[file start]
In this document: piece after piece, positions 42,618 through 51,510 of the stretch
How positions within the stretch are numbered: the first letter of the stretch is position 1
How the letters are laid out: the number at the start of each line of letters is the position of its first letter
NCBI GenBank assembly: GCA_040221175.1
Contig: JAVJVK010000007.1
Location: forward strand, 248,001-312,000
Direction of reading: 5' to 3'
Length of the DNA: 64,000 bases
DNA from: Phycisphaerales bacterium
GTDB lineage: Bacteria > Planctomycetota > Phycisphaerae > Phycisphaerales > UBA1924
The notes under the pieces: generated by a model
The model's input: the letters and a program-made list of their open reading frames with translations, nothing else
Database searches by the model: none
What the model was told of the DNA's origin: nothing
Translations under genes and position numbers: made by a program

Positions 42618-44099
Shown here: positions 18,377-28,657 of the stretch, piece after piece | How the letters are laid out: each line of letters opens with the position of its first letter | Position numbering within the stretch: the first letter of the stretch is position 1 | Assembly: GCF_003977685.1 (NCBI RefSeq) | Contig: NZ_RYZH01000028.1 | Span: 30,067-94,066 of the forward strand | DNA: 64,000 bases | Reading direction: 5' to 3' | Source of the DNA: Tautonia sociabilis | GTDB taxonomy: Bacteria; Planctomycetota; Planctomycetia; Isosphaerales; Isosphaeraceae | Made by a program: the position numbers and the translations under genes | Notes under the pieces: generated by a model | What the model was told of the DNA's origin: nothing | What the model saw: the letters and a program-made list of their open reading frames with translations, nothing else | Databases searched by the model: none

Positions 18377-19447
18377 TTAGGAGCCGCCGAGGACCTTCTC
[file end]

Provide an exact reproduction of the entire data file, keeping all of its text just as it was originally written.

In this document: piece after piece, positions 42,618 through 51,510 of the stretch
How positions within the stretch are numbered: the first letter of the stretch is position 1
How the letters are laid out: the number at the start of each line of letters is the position of its first letter
NCBI GenBank assembly: GCA_040221175.1
Contig: JAVJVK010000007.1
Location: forward strand, 248,001-312,000
Direction of reading: 5' to 3'
Length of the DNA: 64,000 bases
DNA from: Phycisphaerales bacterium
GTDB lineage: Bacteria > Planctomycetota > Phycisphaerae > Phycisphaerales > UBA1924
The notes under the pieces: generated by a model
The model's input: the letters and a program-made list of their open reading frames with translations, nothing else
Database searches by the model: none
What the model was told of the DNA's origin: nothing
Translations under genes and position numbers: made by a program

Positions 42618-44099
Shown here: positions 18,377-28,657 of the stretch, piece after piece | How the letters are laid out: each line of letters opens with the position of its first letter | Position numbering within the stretch: the first letter of the stretch is position 1 | Assembly: GCF_003977685.1 (NCBI RefSeq) | Contig: NZ_RYZH01000028.1 | Span: 30,067-94,066 of the forward strand | DNA: 64,000 bases | Reading direction: 5' to 3' | Source of the DNA: Tautonia sociabilis | GTDB taxonomy: Bacteria; Planctomycetota; Planctomycetia; Isosphaerales; Isosphaeraceae | Made by a program: the position numbers and the translations under genes | Notes under the pieces: generated by a model | What the model was told of the DNA's origin: nothing | What the model saw: the letters and a program-made list of their open reading frames with translations, nothing else | Databases searched by the model: none

Positions 18377-19447
18377 TTAGGAGCCGCCGAGGACCTTCTC